constituents of a painkilling drug are frequently accom- such as infectious diseases or cancer. This reduces –
panied by some additional placebo effects. Thus, placebo although does not fully refute – the power of the
effects may be of value in healthcare.29 By extension, it homeopathy-as-placebo argument.
can be argued that homeopathy has value purely as a Ethical problems present further difficulties for the
placebo. However, this argument is open to two serious homeopathy-as-placebo argument. Placebo-only treat-
classes of objection, one empirical and the other ethical. ments depend axiomatically on the patient being led to
The empirical form of objection to homeopathy-as- believe an untruth: that the proffered treatment actually
placebo concerns the nature and value of placebo effects causes a physiological change. Thus, homeopathy-as-
per se. Although it is beyond the scope of the present placebo would have to be based upon, in effect, lying to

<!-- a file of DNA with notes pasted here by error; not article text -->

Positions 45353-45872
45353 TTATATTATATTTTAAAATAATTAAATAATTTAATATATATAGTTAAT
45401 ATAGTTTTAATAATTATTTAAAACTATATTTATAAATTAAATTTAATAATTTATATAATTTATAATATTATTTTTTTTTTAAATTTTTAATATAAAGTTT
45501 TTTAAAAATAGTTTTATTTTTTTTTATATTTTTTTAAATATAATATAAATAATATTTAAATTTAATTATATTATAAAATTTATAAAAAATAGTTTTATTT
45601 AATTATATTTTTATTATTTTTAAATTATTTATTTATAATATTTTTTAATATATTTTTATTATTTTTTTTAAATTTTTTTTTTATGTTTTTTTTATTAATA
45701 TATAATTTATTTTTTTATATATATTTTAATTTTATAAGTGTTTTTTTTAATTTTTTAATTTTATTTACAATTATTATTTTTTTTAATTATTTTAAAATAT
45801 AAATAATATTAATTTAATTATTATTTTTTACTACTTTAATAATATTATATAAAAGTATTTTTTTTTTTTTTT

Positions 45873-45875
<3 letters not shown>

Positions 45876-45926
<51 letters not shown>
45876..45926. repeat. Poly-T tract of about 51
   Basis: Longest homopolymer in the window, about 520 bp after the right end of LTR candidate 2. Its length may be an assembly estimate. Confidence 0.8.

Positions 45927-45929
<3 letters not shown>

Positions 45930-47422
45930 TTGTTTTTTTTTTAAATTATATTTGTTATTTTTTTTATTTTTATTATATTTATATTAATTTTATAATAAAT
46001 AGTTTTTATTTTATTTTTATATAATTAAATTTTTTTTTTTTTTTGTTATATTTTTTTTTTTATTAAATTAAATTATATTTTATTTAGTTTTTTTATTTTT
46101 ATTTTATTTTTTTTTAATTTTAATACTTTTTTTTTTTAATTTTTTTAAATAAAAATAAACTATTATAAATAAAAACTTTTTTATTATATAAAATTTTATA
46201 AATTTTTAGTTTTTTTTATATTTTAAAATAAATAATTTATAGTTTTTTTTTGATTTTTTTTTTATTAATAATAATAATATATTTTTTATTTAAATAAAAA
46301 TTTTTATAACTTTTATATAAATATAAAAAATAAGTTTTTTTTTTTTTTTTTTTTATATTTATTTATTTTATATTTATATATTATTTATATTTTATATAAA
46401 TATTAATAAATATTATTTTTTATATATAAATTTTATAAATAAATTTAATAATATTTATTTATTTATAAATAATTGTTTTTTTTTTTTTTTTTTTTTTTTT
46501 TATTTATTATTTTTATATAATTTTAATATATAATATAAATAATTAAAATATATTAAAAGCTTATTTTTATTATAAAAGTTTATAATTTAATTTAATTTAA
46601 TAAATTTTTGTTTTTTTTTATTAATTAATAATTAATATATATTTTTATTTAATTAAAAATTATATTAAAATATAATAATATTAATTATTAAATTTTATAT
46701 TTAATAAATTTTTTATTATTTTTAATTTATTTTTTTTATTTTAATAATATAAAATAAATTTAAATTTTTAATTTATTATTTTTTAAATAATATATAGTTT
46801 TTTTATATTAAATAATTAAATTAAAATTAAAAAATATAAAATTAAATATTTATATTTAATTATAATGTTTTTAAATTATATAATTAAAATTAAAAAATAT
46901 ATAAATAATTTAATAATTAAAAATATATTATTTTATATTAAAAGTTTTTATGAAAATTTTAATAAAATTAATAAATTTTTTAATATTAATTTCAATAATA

paper to explore in detail the literature on placebo effects, patients. Non-utilitarian systems of morality generally
key features of these effects are discernable, as follows.30 object fundamentally and strongly to lying: those who
Firstly, placebo effects are clearest for subjective, self- follow such ethical approaches would therefore reject
reported symptoms, such as those of pain and depression. homeopathy-as-placebo. By contrast, for most utilitar-
This is not to say that biological responses are not ians, lying can in principle be accommodated where it
obtained through placebo effects. For example, the generates positive utility. From this the following argu-
placebo mechanism of action for pain reduction probably ment can be made: hoodwinking patients (by leading
involves activation of the brain’s endogenous opioid them to believe that homeopathic preparations cause
physiological changes) may be outweighed by the health
It should however be noted that holism is not without its drawbacks:
overly holistic approaches risk medicalizing problems that are better J.G. Craggs et al. The Dynamic Mechanisms of Placebo Induced
addressed outside the consulting room, with the associated risk of ren- Analgesia: Evidence of Sustained and Transient Regional Involvement.